Games had broken through to the cultural mainstream on the crest of a media narrative that cast the industry as a multi-million dollar machine to rival Hollywood, in which high-production-value action titles from famous franchises – Grand Theft Auto: San Andreas and Halo 2 – were assigned leading roles. College life, certainly in contrast to Abbott’s own experience, had adjusted accordingly. Students commandeered the campus’ computer network to stage skirmishes in the tense multiplayer shooter Counter-Strike, the fraternities of Kappa Sigma and Tau Kappa Epsilon housed unusually serious gamers, and most of the other dorms could boast of multiple consoles and sport game fans. A loose confederacy of Dungeons & Dragons, role-playing and tabletop gamers successfully lobbied for student senate funding and designated themselves the ‘Dork Club’. “They actually have money to spend,” explains a faintly awed Michael Abbott, “to buy games and buy pizza and have fun… even ten years ago it would have been unheard of.”

From Abbott's perspective, Wabash was subject to a clear generational shift. “Very few of my colleagues are gamers, but as our faculty gets younger, that is clearly changing. I have a colleague in Chemistry who's very into Warhammer and Transformers and the survival horror genre. A visiting professor in my department whose office is right next to mine is a big fan of strategy games and sports management sims.”

Video games were fine to play, but to teach them was something else. That proposition, perhaps surprisingly, faced as much resistance from students as it did the non-gaming faculty. “I don’t think we've successfully made the case for studying games even to gamers,” says Abbott. “They're not shocked because they think it's wrong or stupid; they just can't figure out what there is to learn. They're games. They're great, but so is bubble gum.” Abbott, on the other hand, had long seen in video games similar creative possibilities to theatre and film. Games, much like other forms of art, could be a lens through which to view the world, and the medium was made uniquely fascinating through the element of interactivity. His class, potentially, could host a discussion between like-minded individuals. “I just want to be part of that discussion any way I can.”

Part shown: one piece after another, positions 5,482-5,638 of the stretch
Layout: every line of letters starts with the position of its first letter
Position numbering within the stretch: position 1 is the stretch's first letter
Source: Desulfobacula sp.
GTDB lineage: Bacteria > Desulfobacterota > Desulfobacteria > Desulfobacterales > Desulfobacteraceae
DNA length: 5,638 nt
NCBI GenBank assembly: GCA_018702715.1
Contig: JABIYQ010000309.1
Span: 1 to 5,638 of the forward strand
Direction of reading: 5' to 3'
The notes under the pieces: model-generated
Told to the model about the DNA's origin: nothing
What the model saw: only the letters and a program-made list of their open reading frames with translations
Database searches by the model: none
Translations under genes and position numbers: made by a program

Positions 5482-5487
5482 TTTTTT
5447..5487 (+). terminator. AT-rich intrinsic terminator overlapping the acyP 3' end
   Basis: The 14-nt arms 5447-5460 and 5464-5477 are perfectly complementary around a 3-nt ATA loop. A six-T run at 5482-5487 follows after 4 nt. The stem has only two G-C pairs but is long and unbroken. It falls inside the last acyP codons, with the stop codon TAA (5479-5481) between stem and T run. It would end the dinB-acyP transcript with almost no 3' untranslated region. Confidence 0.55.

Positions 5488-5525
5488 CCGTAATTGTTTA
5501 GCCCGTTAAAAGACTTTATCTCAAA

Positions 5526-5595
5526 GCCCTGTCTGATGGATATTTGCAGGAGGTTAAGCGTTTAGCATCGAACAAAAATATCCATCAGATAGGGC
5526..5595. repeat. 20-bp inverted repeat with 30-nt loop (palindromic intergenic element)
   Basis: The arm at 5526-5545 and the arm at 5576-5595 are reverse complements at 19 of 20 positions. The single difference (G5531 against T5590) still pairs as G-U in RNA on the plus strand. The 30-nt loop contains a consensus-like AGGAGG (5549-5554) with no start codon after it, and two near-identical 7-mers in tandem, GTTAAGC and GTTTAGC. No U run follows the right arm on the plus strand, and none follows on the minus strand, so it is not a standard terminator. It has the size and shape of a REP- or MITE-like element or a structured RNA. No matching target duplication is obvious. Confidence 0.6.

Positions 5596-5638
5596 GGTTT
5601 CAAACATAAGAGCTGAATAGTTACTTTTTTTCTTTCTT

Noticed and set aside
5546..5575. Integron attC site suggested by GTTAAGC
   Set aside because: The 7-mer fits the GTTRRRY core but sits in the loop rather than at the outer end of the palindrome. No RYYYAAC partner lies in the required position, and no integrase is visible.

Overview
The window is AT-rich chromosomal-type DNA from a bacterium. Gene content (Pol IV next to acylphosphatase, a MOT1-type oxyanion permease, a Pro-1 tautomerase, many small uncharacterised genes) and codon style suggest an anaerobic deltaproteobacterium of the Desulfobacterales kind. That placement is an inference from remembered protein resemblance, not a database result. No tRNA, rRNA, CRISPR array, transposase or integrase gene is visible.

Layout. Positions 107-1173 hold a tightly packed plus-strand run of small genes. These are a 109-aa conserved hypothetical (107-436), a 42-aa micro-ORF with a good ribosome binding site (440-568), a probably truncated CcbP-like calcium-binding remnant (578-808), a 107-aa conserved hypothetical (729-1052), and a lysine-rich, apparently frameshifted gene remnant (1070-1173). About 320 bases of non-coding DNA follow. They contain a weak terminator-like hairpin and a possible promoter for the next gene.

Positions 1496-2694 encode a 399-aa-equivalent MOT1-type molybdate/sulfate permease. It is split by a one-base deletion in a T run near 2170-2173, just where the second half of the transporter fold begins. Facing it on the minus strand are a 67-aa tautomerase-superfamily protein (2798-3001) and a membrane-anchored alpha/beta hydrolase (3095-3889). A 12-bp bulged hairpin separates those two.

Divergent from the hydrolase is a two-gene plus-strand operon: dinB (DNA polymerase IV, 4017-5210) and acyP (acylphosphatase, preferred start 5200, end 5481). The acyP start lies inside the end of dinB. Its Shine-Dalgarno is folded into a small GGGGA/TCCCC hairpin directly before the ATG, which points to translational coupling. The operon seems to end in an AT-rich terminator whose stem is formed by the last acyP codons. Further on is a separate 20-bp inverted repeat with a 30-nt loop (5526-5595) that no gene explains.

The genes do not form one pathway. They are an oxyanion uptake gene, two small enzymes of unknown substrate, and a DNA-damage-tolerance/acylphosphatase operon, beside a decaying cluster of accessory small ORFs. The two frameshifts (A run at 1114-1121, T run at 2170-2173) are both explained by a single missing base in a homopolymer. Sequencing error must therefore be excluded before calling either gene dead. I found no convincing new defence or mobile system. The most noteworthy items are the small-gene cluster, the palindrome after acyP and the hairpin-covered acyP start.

Even if Wabash students weren’t convinced that games could be intellectual and support close readings, they were still generally enthusiastic about the act of play, and Abbott believed he could turn that to his advantage. Video games were fun, they had never been more popular, and students might more readily engage with complicated subjects if games were the point of entry. If Abbott legitimised games by assigning them as his course texts, he would be speaking with the students in a language they already knew, and that few liberal arts professors understood or sanctioned. It was a teaching style demonstrated to Michael by his own film professors, who had helped students deconstruct complicated subjects through the accessible and relevant case studies of modern cinema.

The study of games was not intended for the students to better understand graphics, programming or animation. Games could teach the basics of research, critical writing, critical thinking, and an appreciation of complex systems: the skill set of a liberal arts student.

Every incoming Wabash freshman has to take a tutorial course. Each course is limited to 15 students and the classes are effectively intended as an academic induction, introducing the freshmen to the skills they will need to succeed at the college. Tutorial topics are broad and chosen by the respective professors, who are encouraged to pick something outside of their expertise to keep themselves interested. Despite the limitless subject matter, Wabash had never offered anything like ‘In The Future We Will Play: The Art and History of Video Games’, which appeared on course lists sent out to new students that summer.